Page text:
The OIG testified before the House Committee on Ways and Means and reported that in the last 3 fiscal years, its investigations have resulted in more than $10.8 billion in investigative receivables (dollars ordered or agreed to be paid to Government programs as a result of criminal, civil, or administrative judgments or settlements); 2,650 criminal actions; 2,211 civil actions; and 10,991 program exclusions. Much of this work involving the Medicare and Medicaid programs is funded by the Health Care Fraud and Abuse Control Program (HCFAC).  The HCFAC provides funding resources to the Department of Justice (DOJ), HHS, and OIG, which are often used collaboratively to fight health care fraud, waste, and abuse. Since its inception in 1997, the HCFAC has returned more than $31 billion to the Medicare trust fund.

The OIG is a lead participant in the DOJ led Medicare Fraud Strike Force, which combines the resources of Federal, state, and local law enforcement entities to fight health care fraud across the country. The Strike Force operates in nine geographic hot spots, including Miami, Florida; Los Angeles, California; Detroit, Michigan; southern Texas; Brooklyn, New York; southern Louisiana; Tampa, Florida; Chicago, Illinois; and Dallas, Texas. Strike Force teams are led by the DOJ, includes the FBI and the OIG, along with state and local law enforcement. In 2017 alone Strike Force teams accounted for over 2,000 criminal actions with about 3,000 indictments, and accounted for monetary results of around $3 billion. Since its inception in March 2007, the Strike Force has charged more than 3,000 defendants who collectively billed the Medicare program more than $10.8 billion.

The OIG also collaborates with state Medicaid Fraud Control Units (MFCUs) to detect and investigate fraud, waste, and abuse in state Medicaid programs, as well as private sector stakeholders to enhance the relevance and impact of its work to combat health care fraud, as demonstrated by its leadership in the Healthcare Fraud Prevention Partnership (HFPP) and collaboration with the National Health Care Anti-Fraud Association (NHCAA). The OIG strives to cultivate a culture of compliance in the health care industry through various educational efforts, such as Pharmacy Diversion Awareness Conferences, public outreach, and consumer education.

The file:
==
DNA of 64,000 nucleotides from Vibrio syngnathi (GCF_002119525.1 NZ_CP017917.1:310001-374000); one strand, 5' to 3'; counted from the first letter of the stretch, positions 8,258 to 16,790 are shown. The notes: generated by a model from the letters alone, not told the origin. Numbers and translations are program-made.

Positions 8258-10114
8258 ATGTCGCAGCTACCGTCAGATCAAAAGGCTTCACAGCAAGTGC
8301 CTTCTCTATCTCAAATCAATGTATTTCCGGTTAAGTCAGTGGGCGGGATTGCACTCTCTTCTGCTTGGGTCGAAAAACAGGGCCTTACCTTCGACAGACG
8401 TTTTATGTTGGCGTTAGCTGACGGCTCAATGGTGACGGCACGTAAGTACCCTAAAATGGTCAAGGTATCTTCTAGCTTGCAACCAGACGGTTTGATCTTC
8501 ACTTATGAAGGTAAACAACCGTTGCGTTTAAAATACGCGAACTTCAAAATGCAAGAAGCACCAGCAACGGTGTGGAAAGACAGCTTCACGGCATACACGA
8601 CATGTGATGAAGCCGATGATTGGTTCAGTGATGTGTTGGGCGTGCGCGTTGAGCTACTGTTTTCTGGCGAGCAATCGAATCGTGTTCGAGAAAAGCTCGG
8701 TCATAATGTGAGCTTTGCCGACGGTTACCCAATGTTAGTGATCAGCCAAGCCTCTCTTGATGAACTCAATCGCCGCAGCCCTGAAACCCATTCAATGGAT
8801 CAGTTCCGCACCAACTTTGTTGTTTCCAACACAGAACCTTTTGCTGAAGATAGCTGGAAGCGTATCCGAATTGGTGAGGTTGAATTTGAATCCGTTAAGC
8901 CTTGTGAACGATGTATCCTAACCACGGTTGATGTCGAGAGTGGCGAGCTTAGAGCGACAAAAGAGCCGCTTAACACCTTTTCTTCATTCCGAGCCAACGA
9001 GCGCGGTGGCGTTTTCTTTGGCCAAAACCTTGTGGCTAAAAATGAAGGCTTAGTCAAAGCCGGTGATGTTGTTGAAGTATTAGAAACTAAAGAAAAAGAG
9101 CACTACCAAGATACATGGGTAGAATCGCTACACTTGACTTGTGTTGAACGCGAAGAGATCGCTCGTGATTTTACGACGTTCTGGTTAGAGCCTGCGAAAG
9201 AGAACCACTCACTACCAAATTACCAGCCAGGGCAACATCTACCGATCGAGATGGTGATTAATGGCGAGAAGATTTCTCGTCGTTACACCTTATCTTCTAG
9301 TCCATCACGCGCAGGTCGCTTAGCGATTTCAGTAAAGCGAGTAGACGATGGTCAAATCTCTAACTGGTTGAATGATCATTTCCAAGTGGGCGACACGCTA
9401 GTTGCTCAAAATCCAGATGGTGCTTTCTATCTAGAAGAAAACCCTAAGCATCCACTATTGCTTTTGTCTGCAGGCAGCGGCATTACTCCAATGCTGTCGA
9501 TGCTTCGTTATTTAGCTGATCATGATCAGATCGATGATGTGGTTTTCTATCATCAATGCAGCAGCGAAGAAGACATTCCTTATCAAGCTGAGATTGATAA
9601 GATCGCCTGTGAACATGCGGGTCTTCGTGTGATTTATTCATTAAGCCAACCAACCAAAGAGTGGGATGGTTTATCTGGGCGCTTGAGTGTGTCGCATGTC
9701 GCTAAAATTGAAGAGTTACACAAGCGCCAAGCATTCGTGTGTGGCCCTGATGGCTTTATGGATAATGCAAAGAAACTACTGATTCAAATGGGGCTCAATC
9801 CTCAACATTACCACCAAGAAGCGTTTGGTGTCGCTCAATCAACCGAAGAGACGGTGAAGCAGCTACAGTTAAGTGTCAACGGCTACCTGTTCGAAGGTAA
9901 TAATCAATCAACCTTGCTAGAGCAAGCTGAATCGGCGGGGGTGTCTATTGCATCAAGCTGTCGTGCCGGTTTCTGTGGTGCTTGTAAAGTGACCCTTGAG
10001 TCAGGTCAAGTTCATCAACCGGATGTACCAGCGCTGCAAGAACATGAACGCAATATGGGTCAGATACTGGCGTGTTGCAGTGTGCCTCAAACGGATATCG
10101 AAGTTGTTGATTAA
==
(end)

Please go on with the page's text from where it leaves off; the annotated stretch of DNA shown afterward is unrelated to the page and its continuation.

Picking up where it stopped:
Richard P. Kusserow served as DHHS Inspector General for 11 years. He currently is CEO of Strategic Management Services, LLC (SM), a firm that has assisted more than 3,000 organizations and entities with compliance related matters. The SM sister company, CRC, provides a wide range of compliance tools including sanction-screening.

Connect with Richard Kusserow on Google+ or LinkedIn.

Subscribe to the Kusserow on Compliance Newsletter

Copyright © 2017 Strategic Management Services, LLC. Published with permission.

Kusserow on Compliance: OIG issues first 2017 Semi-Annual report—1,422 exclusions in first half of 2017

The OIG released is first semi-annual report for 2017 which included the number of exclusion actions taken. There were a total of 1,422 individuals and entities they excluded from Medicare, Medicaid, and other Federal health care programs. Most of the exclusions resulted from convictions for crimes relating to Medicare or Medicaid, for patient abuse or neglect, or as a result of license revocation. The OIG posts all such actions on its List of Excluded Individuals and Entities (LEIE).  In its compliance guidance, the OIG calls for screening of all individuals and entities engaged by or with whom they do business against the LEIE. CMS also makes such screening a condition of participation and enrollment. The OIG has a number of Administrative Sanction authorities whereby they have added steadily to the LEIE database. In the last three years the OIG added over 10,000 exclusions to the LEIE.